Scroll down to see last week’s recap.
Tuesday, 14th of March:
- US CPI m/m and US CPI y/y are both expected to decrease in February compared to January 2023 and February 2022, respectively. The first is expected to decrease from 0.5% to 0.4% and the latter from 6.4% to 6.0%.
US CPI stands for “United States Consumer Price Index,” which is a measure of the average change over time in the prices that consumers pay for a basket of goods and services. CPI m/m and CPI y/y are used to monitor inflation and can impact the decisions of policymakers and investors. A higher CPI indicates that prices are increasing, while a lower CPI suggests that prices are stable or decreasing.
Wednesday, 15th of March:
- The Retail Sales indicator for February is expected to decline to -0.3% compared to 3.0% in the previous month. It refers to the monthly percentage change in the total value of retail sales in a country. This is a key economic indicator that provides insight into consumer spending behavior and overall economic activity. A positive figure indicates an increase in retail sales, which can be a sign of economic growth, while a negative figure suggests a decrease in retail sales, which may indicate a slowdown in the economy. The report typically includes data on sales of different categories of goods, such as clothing, electronics, and food, and can provide insights into trends in consumer behavior and spending patterns.
- The PPI (Producer Price Index) for February is expected to decline to 0.3% compared to 0.7% in January. It measures the average changes in prices received by domestic producers of goods and services over time. PPI is an important economic indicator as it can provide insights into inflation trends and the overall health of the economy. When PPI is high, it suggests that producers are experiencing higher costs, which can be passed on to consumers through higher prices, potentially leading to inflation. Conversely, when PPI is low, it suggests that producers are experiencing lower costs, which can lead to lower prices for consumers.
Friday, 16th of March:
- The Australian unemployment rate for February is expected to decrease to 3.6% compared to 3.7% in the previous month. It is the percentage of the total labor force in Australia that is unemployed but actively seeking employment and available to start work. The indicator is calculated by dividing the number of unemployed individuals by the total labor force, which includes both employed and unemployed individuals who are actively seeking employment. The unemployment rate is an important economic indicator as it provides insight into the health of the labor market and the overall state of the economy. High levels of unemployment are generally associated with a weaker economy, while low levels of unemployment indicate a stronger economy.
Recap from Last Week (06.03.23 – 10.03.23):
- Silicon Valley Bank (SIVB), a prominent bank in the region, suffered losses of $1.8 billion due to rising interest rates and declining customer deposits. In an effort to stabilize its business, the bank announced plans to raise money through the sale of common stock to investors and preferred shares to General Atlantic. However, the announcement coincided with the news of another bank winding down operations, and Silicon Valley Bank’s press release was received poorly, causing its shares to drop by more than 80%. The bank’s CEO, Greg Becker, tried to reassure customers, but many are withdrawing their money, and the future of the bank remains uncertain. It is speculated that another bank like Goldman Sachs might step in to acquire it.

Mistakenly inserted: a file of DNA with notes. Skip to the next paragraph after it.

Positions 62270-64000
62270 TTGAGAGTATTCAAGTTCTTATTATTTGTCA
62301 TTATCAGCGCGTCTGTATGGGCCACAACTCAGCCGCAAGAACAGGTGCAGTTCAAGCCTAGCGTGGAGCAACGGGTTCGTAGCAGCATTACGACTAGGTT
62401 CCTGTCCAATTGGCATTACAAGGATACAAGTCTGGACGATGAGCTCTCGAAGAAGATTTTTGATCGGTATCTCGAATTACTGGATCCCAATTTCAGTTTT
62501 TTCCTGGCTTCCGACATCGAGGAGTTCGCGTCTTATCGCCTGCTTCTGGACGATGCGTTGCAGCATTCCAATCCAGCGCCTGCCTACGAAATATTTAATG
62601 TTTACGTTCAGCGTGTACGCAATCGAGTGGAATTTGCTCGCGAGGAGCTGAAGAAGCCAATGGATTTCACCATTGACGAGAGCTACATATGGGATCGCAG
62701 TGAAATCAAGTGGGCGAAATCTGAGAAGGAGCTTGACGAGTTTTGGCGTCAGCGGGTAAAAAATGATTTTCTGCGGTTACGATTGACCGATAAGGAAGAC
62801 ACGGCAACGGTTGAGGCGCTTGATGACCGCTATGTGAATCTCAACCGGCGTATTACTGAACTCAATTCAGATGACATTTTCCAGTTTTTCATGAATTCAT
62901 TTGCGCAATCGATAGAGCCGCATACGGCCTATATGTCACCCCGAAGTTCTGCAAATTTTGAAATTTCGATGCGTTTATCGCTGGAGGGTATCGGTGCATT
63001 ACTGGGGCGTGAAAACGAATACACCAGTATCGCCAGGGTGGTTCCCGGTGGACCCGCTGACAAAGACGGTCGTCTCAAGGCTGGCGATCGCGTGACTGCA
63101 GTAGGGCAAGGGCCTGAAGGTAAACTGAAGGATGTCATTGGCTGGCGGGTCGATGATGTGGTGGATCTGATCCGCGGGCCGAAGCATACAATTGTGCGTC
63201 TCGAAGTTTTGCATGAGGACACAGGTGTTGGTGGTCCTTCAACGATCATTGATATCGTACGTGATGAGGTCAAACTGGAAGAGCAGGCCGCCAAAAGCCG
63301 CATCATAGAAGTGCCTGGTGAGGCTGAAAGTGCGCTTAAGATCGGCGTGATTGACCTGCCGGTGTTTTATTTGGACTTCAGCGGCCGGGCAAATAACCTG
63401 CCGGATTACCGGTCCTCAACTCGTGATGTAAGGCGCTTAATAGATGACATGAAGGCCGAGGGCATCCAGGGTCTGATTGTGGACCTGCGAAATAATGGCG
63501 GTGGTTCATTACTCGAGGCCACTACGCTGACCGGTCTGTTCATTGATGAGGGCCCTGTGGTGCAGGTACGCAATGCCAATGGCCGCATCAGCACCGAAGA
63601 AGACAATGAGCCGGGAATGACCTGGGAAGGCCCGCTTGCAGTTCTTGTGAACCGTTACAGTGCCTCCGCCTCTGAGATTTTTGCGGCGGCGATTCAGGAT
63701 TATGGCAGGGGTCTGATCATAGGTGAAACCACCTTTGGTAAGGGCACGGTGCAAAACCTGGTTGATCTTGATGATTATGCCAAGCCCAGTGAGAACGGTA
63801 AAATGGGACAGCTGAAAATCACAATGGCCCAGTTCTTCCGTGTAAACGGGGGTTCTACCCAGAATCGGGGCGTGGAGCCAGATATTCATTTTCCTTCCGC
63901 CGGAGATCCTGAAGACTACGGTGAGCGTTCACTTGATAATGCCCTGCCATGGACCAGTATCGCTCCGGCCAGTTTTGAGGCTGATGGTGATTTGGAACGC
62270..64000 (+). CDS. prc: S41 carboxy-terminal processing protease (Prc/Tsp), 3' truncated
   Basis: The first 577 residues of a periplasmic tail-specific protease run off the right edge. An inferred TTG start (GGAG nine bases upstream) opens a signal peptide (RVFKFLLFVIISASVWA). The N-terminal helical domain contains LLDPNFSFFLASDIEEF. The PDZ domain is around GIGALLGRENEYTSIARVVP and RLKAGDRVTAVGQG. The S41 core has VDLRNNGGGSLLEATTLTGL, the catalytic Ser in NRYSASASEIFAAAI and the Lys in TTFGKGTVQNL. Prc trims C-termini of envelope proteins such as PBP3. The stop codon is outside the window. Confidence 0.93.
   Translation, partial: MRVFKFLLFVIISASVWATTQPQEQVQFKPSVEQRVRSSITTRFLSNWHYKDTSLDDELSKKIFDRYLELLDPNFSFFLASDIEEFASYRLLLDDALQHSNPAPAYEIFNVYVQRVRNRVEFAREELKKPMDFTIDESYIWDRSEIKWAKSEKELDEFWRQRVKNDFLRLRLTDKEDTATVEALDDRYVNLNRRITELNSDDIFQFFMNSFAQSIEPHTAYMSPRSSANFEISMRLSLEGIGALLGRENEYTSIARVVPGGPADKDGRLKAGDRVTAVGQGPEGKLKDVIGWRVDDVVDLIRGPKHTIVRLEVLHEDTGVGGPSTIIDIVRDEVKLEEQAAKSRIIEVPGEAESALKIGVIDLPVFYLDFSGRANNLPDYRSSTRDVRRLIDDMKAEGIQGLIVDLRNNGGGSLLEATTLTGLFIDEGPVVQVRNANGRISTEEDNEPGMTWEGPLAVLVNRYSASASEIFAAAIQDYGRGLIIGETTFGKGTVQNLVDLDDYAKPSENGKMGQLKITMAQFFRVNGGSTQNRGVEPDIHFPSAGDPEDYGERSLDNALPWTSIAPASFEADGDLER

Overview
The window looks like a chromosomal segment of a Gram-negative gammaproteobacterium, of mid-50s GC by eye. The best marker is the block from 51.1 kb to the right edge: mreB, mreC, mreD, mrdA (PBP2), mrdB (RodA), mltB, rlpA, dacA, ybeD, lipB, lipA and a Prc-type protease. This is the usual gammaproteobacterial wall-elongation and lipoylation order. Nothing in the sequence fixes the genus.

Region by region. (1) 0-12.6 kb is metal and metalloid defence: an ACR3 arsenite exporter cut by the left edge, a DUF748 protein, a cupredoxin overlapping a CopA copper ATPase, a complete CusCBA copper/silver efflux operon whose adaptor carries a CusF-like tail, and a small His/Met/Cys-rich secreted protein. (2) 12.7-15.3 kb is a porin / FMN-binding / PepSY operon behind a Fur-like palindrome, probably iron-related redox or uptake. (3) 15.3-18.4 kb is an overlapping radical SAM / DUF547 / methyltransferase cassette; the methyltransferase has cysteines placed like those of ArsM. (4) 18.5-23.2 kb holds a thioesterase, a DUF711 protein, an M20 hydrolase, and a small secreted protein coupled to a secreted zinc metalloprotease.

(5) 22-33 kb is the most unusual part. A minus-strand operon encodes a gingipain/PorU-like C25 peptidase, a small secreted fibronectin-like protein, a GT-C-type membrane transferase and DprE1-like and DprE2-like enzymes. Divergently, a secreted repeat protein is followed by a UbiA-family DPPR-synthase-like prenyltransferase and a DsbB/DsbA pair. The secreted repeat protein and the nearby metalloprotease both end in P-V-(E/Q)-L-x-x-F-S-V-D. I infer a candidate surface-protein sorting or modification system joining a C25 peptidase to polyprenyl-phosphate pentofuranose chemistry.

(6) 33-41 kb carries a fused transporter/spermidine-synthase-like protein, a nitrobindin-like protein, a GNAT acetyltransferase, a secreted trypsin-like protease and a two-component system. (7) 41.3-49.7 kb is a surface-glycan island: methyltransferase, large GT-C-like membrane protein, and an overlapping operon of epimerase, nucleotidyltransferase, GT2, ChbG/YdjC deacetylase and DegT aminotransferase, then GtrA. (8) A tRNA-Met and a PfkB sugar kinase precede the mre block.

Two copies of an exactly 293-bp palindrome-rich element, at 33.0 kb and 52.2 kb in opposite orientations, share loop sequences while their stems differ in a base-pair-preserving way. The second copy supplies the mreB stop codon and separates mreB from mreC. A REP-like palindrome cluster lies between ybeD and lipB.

- On Friday morning, shares of First Republic Bank (FRC) experienced a 31.18% decline, trading at $66.03. This decline was driven by downward momentum in the regional banking and financial institution sector, following SVB Financial Group’s announcement of a $1.25 billion common stock offering on Wednesday. On Friday during pre-market trading, SVB Financial Group halted for code news pending, and CNBC’s David Faber reported that the proposed capital raise had failed, with the company in talks to sell itself. Moreover, social media traders and investors are suggesting that First Republic Bank may also face fundamental issues similar to SVB Financial, due to its heavy exposure to venture capital.
- The Federal Reserve’s Vice Chairman for Supervision, Michael Barr, announced the formation of a “specialized team of experts” to protect the cryptocurrency sector, emphasizing the importance of staying informed about innovation in the field. Barr acknowledged the potential transformative effect of cryptocurrencies on the financial system and defended the Fed’s “light-touch approach” to smaller institutions, giving them more time to address potential risks. Meanwhile, Bitcoin and Ethereum recovered slightly after suffering from jitters caused by Silvergate Capital Corp’s decision to close and President Biden’s new tax proposals for cryptocurrency mining.
- On Thursday, the U.S. Trustee’s Office filed an appeal challenging a New York bankruptcy judge’s approval of Binance.US’s billion-dollar acquisition plan for Voyager Digital’s assets. This move followed objections from regulators, including the SEC, who argued that Binance.US may be violating federal securities laws. Despite this, Judge Michael Wiles approved the deal, citing the need to take action for creditors waiting on their investments. Voyager’s proposed sale to Binance.US could result in an estimated 73% recovery for customers and has the support of 97% of creditors. However, if the deal fails or regulators block the sale, Voyager may have to liquidate, leading to smaller returns for creditors.
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